Not far from the tree

Mother-daughter duo form educational bond while taking COMA 103


Claire Smith

Jennifer Walters (left) and Jordan Fisher (right) share the bond of a lifetime as they experience class together.

Daniel Shahollari, Staff Writer

Public speaking can be a terrifying experience, but not for Jordan Fisher. She has always been confident speaking in front of others, but she is more than just confident.

“We always joke around the house that if Jordan tells you something, you don’t necessarily have to agree with it, but you will definitely listen to her until the end,” says Jennifer Walters, Jordan’s mother.

It was clear that Jordan was unlike most children, she had a talent for public speaking. In 2019, Jordan started college to pursue her dream to become an actress. Meanwhile, Jennifer decided to return to college during the winter semester of 2020. With some previous college experience right after she graduated high school, a degree in Business Administration is on the horizon for her.

“One night we were at home,”Jordan remembers, “I still needed 15 more credits to earn my associate degree and my mom needed a communications class for her business degree. She came up with the idea that maybe we could take the class together. My mom felt like it would make her feel better if I was in the class with her so I could help her out of her comfort zone by being in front of people. I was excited about the idea. Not everyone gets to be in the same class with a loved one and it is always nice to see a familiar face in class.” With that, they began taking COMA 103 Fundamentals of Speech together.

Jennifer admits to not being fond of speaking in front of people.

“When I asked Jordan how she would feel about us taking the class together, she was excited. I was more excited. Like Jordan said, it’s nice to see a familiar face. I was glad that she wanted to do this with me.”

While she has dreams of growing her career, pursuing education while being a mom is difficult— even if her daughter is right alongside her in class. “It’s probably one of the hardest things I’ve ever done,” Jennifer admitted. “Being a mother and studying at the same time means that you’ll have to organize yourself to have enough time to complete your schoolwork. This means that you’ll have to keep your household and motherly duties on different schedules. I was fortunate to be able to qualify for Future for Frontliners, so it would not interfere with us financially helping Jordan with college. My children are both adults and I have more time for school now. I also want them to be proud of me. What makes it easier is having a supportive family.”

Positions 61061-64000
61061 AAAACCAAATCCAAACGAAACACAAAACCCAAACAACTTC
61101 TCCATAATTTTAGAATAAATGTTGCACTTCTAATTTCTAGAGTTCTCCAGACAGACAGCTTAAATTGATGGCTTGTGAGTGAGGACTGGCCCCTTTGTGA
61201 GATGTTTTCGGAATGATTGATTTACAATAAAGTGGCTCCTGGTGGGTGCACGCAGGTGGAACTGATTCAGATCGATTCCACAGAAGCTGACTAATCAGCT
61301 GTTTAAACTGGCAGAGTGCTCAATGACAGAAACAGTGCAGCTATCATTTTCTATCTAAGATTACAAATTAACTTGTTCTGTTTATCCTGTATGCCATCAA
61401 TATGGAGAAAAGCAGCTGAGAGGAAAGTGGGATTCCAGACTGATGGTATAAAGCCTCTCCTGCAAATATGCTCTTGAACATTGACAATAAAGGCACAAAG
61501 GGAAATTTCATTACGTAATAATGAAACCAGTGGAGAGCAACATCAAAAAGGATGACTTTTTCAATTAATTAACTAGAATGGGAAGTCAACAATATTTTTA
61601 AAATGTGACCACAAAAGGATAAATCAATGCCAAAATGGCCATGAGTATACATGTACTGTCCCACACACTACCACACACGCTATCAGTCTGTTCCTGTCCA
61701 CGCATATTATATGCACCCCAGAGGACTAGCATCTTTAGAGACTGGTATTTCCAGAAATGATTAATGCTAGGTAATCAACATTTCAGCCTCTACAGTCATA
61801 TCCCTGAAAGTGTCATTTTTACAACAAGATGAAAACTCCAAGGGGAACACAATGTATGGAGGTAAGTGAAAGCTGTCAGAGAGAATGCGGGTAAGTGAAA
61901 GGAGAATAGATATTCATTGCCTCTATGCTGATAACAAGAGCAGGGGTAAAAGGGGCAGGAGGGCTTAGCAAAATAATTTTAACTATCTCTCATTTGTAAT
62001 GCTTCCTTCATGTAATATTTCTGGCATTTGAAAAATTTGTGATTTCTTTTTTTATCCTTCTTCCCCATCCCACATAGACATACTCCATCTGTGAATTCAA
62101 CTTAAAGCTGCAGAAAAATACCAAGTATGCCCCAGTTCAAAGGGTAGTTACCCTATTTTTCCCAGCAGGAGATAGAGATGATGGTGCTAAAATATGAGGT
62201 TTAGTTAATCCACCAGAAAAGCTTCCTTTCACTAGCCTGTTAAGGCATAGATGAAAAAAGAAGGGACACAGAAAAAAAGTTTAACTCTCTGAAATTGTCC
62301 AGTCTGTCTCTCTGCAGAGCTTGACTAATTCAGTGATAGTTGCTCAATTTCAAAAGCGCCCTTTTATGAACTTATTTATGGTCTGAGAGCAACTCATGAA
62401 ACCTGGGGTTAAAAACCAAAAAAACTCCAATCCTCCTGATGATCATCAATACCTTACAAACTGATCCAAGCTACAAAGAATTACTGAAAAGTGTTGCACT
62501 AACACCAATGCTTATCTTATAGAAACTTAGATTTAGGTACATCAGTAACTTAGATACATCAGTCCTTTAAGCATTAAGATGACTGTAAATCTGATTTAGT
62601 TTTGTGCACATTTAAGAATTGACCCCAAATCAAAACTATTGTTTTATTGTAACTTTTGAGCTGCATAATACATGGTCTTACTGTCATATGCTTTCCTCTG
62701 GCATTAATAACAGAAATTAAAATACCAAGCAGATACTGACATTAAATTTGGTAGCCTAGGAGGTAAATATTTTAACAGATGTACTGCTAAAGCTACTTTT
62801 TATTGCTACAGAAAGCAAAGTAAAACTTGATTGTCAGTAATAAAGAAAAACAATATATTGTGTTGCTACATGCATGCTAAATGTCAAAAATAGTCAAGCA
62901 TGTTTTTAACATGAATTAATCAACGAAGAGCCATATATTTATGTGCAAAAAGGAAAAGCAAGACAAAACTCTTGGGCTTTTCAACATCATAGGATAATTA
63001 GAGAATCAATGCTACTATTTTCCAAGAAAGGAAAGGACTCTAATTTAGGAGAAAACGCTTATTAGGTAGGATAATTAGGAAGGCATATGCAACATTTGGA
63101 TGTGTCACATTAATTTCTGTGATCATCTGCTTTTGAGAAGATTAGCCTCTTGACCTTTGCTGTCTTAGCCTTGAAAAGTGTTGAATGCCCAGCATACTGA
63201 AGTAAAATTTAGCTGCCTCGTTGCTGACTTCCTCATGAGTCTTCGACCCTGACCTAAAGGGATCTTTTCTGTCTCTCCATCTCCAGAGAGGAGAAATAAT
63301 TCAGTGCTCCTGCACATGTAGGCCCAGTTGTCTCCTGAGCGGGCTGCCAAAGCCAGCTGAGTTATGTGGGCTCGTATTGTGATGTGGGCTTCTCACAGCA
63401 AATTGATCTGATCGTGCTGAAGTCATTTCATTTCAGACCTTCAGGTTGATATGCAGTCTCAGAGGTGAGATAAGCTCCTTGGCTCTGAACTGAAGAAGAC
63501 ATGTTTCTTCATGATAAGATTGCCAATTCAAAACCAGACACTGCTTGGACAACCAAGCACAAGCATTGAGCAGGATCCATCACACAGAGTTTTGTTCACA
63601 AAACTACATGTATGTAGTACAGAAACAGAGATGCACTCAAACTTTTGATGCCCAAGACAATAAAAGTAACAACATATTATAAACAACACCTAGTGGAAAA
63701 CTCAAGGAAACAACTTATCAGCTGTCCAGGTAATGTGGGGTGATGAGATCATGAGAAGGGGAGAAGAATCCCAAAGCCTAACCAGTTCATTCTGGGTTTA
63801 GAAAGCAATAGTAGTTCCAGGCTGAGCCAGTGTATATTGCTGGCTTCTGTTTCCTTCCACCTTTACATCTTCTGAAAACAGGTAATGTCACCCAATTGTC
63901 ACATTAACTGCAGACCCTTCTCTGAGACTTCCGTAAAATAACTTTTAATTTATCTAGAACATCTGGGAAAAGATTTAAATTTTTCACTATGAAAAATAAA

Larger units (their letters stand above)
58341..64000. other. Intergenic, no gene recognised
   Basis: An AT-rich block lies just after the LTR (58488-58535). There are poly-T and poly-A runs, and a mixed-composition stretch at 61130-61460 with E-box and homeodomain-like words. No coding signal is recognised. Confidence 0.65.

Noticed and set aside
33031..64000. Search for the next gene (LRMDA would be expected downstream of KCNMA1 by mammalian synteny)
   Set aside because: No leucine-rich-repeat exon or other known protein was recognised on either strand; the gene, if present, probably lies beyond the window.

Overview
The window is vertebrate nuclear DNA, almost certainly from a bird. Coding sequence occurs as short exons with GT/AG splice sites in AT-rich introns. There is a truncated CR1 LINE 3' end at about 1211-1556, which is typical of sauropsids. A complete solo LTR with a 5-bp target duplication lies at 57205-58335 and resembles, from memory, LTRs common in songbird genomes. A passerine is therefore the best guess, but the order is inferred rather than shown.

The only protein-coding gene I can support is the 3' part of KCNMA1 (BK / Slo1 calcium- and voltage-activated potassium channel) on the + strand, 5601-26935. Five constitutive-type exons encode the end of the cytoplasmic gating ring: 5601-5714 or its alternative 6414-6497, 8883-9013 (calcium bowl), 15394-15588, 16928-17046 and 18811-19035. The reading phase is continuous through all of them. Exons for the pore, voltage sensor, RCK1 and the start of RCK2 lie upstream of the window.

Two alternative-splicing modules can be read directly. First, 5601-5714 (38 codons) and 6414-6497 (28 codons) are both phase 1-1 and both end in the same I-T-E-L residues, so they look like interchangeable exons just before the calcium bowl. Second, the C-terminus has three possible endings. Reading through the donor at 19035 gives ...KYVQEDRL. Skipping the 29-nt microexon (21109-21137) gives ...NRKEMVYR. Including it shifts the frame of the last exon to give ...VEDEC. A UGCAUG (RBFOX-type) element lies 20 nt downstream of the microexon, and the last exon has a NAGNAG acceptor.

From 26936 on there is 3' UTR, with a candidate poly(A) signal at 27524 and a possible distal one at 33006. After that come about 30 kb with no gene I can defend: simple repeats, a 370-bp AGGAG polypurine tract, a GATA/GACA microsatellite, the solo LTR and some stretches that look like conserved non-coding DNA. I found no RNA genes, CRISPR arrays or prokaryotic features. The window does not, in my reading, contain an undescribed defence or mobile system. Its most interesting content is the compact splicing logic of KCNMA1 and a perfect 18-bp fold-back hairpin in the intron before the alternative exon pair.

For Communication Arts professor Maryia Duffy, this is a totally new experience.

”This is the first time that I have had family members attending my class together,” Duffy says. “They have been a pleasure to have in class. They actively participate in all classes and have delivered excellent speeches. I love the energy that they bring with them.”

While the course served to prepare both for their future careers, Jordan still hopes to pursue her dream as an actress. She would like to take the jump, going even further out of her comfort zone, and start going for auditions in the hopes of finding an agent or manager.

Jennifer, meanwhile, hopes to move up in her career and to be more confident in public speaking. For Jordan, college has been

“wonderful,” and having her momthere actually made it more special.

“I consider my mom as a friend and a mom at school honestly,”Jordan says. “When we talk together about class, it feels the same as if I was talking to another friend in the class, but she can sometimes step in and be a mom when she needs to. For instance, I’ll admit there have been a few times when I would have long days and I would come to class really tired, and I would start to slowly drift off and she would nudge me to keep me awake.”

The two commute to class together, study together, hang out and have even started traveling together.

“Sometimes it might look like a competition, but it is more teamwork. We aren’t competitive with each other,” both say. “We mostly support one another more than anything. We both try to help each other, and bounce ideas off one another. Maybe you can see a bit of competition when it comes to getting our work done, but definitely we motivate each other.We both always strive to do our bestas far as grades.”

Speaking of grades, the pair happens to be very studious. Jordan boasts a 3.5 GPA and Jennifer has a 4.0. They are on this journey together chasing their dreams despite the age gap. Jennifer hopes to remind people that they are never too old to pursue their dreams.

“Honestly, I have spoken with many others who are also pursuing degrees that are my age or older and reassured them that age is not important, as long as you are pursuing a path that you are interested in.”

As of last semester, Fundamentals of Speech was the only class the pair shared, but they have no reservations about taking other classes together and hope to continue their education together.